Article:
Results from the Phase III clinical trial that led to the approval demonstrated that Ztalmy elicited a median 30.7 percent reduction in 28-day major motor seizure frequency, contrasting with a median 6.9 percent reduction observed in the placebo group. Moreover, in the open-label extension study, wherein patients received Ztalmy for a minimum of 12 months (n=48), a median 49.6 percent reduction in major motor seizure frequency was reported.

Additionally in 2022, UCB’s Fintepla (fenfluramine) oral solution has obtained FDA approval for the treatment of seizures associated with Lennox-Gastaut syndrome. Fenfluramine has demonstrated efficacy in managing the most challenging seizure types, including drop seizures, characterized by sudden loss of muscle tone, resulting in the individual becoming limp and falling to the ground, often with a high risk of injury.

The FDA’s approval of Fintepla was based on safety and efficacy data derived from a global, randomized, placebo-controlled Phase III clinical trial involving 263 patients. Fenfluramine exhibited a significant reduction in the frequency of drop seizures compared to placebo. Notably, nearly a quarter of patients receiving fenfluramine at a dosage of 0.7 mg/kg/day reported a ≥50 percent reduction in drop seizure frequency per 28 days.

New Investigational Drugs Could Offer More Treatment Options for Patients

Last year, uniQure N.V. announced the FDA clearance of the Investigational New Drug (IND) application for AMT-260. AMT-260 comprises an AAV9 vector designed to deliver two engineered miRNAs, targeting the degradation of the GRIK2 gene and suppressing the aberrant expression of the glutamate receptor subtype GLUK2. This mechanism is believed to mitigate seizures in patients with refractory mesial temporal lobe epilepsy (MTLE). The company is presently commencing patient enrollment in the Phase I/II study.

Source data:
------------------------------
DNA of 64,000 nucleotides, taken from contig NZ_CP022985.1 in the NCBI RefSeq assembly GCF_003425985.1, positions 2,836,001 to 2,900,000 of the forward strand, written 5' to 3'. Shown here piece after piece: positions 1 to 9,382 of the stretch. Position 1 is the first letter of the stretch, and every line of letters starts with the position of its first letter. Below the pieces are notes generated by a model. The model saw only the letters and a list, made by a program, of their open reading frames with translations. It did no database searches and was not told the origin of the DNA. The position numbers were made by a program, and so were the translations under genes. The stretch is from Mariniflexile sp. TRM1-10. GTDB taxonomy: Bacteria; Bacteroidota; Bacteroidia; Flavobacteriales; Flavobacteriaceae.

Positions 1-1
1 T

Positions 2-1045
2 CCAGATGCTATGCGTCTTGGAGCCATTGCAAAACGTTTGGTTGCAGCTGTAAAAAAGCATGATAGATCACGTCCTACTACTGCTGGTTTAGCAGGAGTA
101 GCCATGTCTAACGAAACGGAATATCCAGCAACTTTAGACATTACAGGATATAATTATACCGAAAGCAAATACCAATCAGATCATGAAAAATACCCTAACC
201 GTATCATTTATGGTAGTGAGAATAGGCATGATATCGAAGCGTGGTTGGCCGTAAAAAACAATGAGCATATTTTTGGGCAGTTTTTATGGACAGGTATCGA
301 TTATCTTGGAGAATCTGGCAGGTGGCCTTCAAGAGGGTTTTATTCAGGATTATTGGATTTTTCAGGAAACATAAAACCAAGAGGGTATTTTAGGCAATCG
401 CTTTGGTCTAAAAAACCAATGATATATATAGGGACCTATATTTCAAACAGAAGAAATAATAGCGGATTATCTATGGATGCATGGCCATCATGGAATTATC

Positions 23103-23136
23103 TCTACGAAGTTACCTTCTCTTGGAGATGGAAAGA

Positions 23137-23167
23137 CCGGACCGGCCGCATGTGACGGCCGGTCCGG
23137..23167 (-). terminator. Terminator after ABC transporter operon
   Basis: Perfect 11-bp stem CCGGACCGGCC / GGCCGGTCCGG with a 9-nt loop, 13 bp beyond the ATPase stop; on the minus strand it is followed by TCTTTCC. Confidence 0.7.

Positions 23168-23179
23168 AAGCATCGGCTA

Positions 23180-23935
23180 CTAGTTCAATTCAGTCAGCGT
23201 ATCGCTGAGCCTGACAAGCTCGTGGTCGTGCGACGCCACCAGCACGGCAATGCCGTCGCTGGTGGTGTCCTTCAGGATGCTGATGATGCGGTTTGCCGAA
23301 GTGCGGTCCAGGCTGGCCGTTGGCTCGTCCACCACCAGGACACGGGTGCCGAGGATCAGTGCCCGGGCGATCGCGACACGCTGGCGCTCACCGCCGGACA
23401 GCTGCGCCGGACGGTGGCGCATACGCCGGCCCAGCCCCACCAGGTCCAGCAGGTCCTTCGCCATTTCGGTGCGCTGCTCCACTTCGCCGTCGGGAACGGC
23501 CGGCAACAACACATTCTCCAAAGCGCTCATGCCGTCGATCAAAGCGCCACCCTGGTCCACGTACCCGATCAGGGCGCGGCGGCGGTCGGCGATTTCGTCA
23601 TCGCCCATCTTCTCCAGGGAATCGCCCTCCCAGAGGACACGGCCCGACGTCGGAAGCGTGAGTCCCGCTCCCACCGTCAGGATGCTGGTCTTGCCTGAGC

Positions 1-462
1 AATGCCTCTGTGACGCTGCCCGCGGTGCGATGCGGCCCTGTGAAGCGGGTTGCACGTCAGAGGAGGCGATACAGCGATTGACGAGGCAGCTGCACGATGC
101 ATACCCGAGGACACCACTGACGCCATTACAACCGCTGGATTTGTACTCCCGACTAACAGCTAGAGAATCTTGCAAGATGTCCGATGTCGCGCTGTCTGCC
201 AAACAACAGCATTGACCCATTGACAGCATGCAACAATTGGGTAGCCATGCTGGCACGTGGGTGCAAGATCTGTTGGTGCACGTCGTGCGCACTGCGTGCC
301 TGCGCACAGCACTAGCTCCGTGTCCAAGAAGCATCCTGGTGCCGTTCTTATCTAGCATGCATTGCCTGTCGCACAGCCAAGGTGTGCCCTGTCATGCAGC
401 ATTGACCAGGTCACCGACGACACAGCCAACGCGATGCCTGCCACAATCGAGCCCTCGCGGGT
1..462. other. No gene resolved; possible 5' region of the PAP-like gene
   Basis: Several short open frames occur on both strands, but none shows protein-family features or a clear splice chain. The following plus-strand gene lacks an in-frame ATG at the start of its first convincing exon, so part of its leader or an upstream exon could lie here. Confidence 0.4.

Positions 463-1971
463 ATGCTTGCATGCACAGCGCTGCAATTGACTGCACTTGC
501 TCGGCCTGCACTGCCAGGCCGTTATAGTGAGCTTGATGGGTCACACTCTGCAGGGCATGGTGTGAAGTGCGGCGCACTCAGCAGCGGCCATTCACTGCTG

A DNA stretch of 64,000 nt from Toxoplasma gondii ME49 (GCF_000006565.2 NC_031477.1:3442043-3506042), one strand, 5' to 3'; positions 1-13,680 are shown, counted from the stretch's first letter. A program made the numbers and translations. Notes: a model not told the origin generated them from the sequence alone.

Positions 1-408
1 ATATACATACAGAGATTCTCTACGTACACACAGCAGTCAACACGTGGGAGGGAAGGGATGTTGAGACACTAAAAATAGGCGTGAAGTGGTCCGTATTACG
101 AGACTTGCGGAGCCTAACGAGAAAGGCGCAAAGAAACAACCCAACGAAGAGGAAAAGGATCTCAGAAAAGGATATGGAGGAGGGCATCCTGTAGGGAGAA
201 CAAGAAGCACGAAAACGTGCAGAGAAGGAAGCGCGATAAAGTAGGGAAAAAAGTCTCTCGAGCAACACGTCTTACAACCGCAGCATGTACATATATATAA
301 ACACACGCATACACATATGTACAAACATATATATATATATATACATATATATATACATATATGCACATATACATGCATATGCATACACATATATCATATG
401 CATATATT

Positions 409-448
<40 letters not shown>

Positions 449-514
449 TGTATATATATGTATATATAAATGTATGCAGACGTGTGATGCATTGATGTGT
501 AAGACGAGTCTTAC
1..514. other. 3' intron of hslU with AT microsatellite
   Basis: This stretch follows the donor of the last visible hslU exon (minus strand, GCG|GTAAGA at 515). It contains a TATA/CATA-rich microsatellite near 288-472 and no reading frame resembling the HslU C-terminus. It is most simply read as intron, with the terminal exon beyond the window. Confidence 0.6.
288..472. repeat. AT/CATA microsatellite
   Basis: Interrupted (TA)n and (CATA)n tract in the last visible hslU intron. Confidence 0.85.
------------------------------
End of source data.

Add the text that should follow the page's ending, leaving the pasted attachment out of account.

In a recent development, researchers at New York University (NYU) Grossman School of Medicine are conducting a Phase II study on an investigational medication called XEN1101. XEN1101 is a member of a class of chemicals known as potassium-channel openers, which prevent seizures by enhancing the flow of potassium out of nerves, thereby halting their firing.

NYU’s study revealed that XEN1101 reduced seizure frequency by more than 50 percent in certain patients and sometimes even eliminated seizures altogether. Unlike several treatments that necessitate starting at low doses and gradually increasing, this investigational drug can be safely administered at its most effective dose from the outset. Study participants tolerated XEN1101 well, reporting side effects similar to other antiseizure treatments, including dizziness, nausea and fatigue.

Another clinical-stage biotherapeutics company, Neurona Therapeutics, recently disclosed positive preliminary clinical data from the initial cohort of five subjects in its ongoing Phase I/II clinical trial of NRTX-1001. NRTX-1001 is an investigational allogeneic cell therapy candidate developed for the treatment of drug-resistant MTLE. Notably, the first two subjects have maintained a >95 percent reduction from baseline in overall seizure counts for over a year following NRTX-1001 administration. Additionally, two other subjects exhibited reductions of 64 percent to 75 percent in focal aware events or focal impaired awareness seizures. As of now, no severe adverse events related to the cell therapy, delivery procedure, or immunosuppression regimen have been reported in the ongoing clinical trial.